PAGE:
Critics of new University of Missouri Press model speak up

Saturday, July 21, 2012 | 5:16 p.m. CDT; updated 1:45 p.m. CDT, Monday, August 20, 2012

COLUMBIA — Critics have had a lot to say about the new University of Missouri Press outlined Monday.

For Bruce Joshua Miller — who has been a sales representative for academic presses for 30 years and has clocked "at least 20" with the University of Missouri Press — the bottom-line question is simply: Will the business model work?

He, for one, doubts it.

The MU News Bureau announced earlier this week that a new, innovative press would open and focus more on digital delivery of books. The new model will have a faculty editing staff who will serve as both editors and teachers for students interested in learning about book publishing.

Miller said that because few specifics of the new press have been provided by MU administrators, it's hard to say exactly how their vision will work as a business model. Based on what has been said, though, he doesn't see how the press as envisioned will be less costly than or as valuable as its predecessor.

"Presses are under a lot of pressure nationwide," said Frank Donoghue, an English professor at Ohio State University. Donoghue said if they aren't able to financially support themselves, universities see them as a liability.

Pointing to an increasingly large operating deficit, UM System President Tim Wolfe announced in May that the University of Missouri Press would be phased out during the 2013 fiscal year

The decision was met with public backlash over concerns that the university's reputation and an author's ability to publish for a small audience would suffer, among other things.

"They’ve been very quick to destroy but don’t know how to build,” Miller said.

Miller hopes the administration will change its decision, but he doesn't plan to continue working for the press after the new model is put in place. In his 30 years of work with university presses, he said he has never seen a university administration demonstrate such ignorance about its press. 

“It’s like a bad joke being played on people,” Miller said. "It's a slap in the face for the people of Missouri."

Making ends meet

Digital publishing is not cheap. Although there will be fewer printing costs, the whole process of book publication will remain the majority of the cost, Miller said. That process includes paying for office space, digital archiving and storage, salaries and author fees — costs that won't go away with the new model, he said.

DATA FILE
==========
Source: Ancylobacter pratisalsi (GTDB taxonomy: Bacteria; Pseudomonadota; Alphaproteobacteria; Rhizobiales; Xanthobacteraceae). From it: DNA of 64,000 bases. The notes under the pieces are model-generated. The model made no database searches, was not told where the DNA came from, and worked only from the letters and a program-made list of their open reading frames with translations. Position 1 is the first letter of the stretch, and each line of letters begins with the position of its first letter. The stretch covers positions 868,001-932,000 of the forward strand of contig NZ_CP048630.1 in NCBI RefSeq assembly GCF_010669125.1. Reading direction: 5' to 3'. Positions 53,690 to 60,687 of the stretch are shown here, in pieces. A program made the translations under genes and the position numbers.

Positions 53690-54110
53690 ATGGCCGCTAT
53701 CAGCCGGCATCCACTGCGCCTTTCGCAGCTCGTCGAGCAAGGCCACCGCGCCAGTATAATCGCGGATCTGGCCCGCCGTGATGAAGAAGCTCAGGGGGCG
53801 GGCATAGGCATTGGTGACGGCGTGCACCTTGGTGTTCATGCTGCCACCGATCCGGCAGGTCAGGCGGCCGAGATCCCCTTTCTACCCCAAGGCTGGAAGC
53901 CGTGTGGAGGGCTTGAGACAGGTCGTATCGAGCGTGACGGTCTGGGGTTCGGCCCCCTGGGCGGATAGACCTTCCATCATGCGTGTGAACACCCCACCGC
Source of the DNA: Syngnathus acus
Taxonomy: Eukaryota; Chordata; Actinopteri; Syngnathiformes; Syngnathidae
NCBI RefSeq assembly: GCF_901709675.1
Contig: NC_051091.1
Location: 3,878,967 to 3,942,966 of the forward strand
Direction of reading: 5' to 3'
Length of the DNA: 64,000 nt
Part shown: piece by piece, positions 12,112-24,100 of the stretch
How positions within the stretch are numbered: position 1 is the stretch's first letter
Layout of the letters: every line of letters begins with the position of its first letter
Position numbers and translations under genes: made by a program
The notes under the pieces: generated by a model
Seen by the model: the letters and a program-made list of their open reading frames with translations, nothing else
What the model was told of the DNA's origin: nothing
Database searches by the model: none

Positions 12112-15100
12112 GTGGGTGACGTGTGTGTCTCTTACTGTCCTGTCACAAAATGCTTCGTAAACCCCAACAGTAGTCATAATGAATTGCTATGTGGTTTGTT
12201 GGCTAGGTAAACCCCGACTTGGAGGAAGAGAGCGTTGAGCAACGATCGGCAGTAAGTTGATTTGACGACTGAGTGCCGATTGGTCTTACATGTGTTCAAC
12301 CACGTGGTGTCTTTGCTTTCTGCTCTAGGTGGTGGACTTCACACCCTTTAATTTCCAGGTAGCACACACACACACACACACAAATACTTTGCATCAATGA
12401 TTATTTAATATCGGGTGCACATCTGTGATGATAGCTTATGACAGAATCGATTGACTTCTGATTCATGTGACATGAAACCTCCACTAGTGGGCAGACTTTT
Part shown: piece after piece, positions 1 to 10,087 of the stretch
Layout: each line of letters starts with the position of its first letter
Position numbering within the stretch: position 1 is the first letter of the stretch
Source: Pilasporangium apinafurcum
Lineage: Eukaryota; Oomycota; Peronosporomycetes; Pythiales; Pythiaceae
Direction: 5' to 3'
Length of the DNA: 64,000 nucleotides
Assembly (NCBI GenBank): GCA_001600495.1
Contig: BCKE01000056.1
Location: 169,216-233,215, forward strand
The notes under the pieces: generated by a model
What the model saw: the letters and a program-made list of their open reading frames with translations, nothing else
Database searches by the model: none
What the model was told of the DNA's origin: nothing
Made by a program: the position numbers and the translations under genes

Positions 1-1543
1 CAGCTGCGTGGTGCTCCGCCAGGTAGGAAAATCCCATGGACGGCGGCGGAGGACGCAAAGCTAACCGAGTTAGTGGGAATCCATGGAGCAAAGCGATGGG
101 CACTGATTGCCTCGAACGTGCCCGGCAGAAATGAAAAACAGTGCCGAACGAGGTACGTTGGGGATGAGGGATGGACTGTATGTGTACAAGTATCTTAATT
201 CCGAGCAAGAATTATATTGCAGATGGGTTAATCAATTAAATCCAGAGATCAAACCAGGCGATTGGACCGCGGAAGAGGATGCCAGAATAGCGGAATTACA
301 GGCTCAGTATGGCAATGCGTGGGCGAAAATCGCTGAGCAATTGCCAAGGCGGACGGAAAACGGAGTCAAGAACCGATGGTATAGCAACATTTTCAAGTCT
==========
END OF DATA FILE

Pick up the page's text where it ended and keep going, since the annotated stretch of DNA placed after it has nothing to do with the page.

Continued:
Donoghue said more presses are trying to have digital books available, thinking they will save money. However, since the process of publishing isn't changing, the cost doesn't really change either.

"You don't really save money. You save paper, but not cost."

Although he said digital publishing might not save money, Donoghue did say using the publication as a teaching facility and integrating it with the campus is a good idea. He added that often presses are detached from the campus, and therefore overlooked. 

Donoghue said university presses make most of their money through one or two very profitable textbooks. Because of the abundance of information available online and because it's easier to teach without a book, fewer textbooks are being purchased by professors and, by extension, students.

The rest of what presses publish are academic monographs, Donoghue said, which are usually written for a specific audience. The production of these outweighs the sales and therefore presses lose money. 

Furthermore, many authors from the backlist of the current press want rights to their books back. As those rights are returned, Miller pointed out, the new press will lose their related sales.

A shaky precedent

MU is not the first to experiment with a digital press model — Rice University tried it in 2006. Over the course of the experiment, the press did not achieve the goals officials had hoped it would, said Eugene Levy, a professor at Rice. It closed its doors due to poor sales in 2010.

Levy was provost at the time and said that the circumstances were different. The traditional university press had closed down in the mid-90s; it wasn't until 2006 that the university launched an experiment for a new all-digital press. The idea then was to have a published book available for free online, downloaded as a PDF or purchased as hardback through print on demand.

"It's important to keep in mind that a great deal of the costs are incurred before you print everything," Levy said. "Printing is just one part of the publishing process." 

Levy said the university understood very clearly the cost of book publishing from the beginning and had a great deal of discussion before it decided to launch the press.  

Rice also differed from the new UM Press model because it did not serve as a teaching lab for students. That means it did not incur the costs of a new management staff, which the new university press will be hiring. 

A new editor-in-chief will also have to be paid more than the current editor-in-chief if the administration hopes to find anyone experienced in university book publishing during its nationwide search, Miller said.

Supporters of the current University of Missouri Press will meet Tuesday at 11 a.m. in room 2501 of the MU Student Center to discuss the closing of the press and the new model. 

Supervising editor is Katherine Reed.

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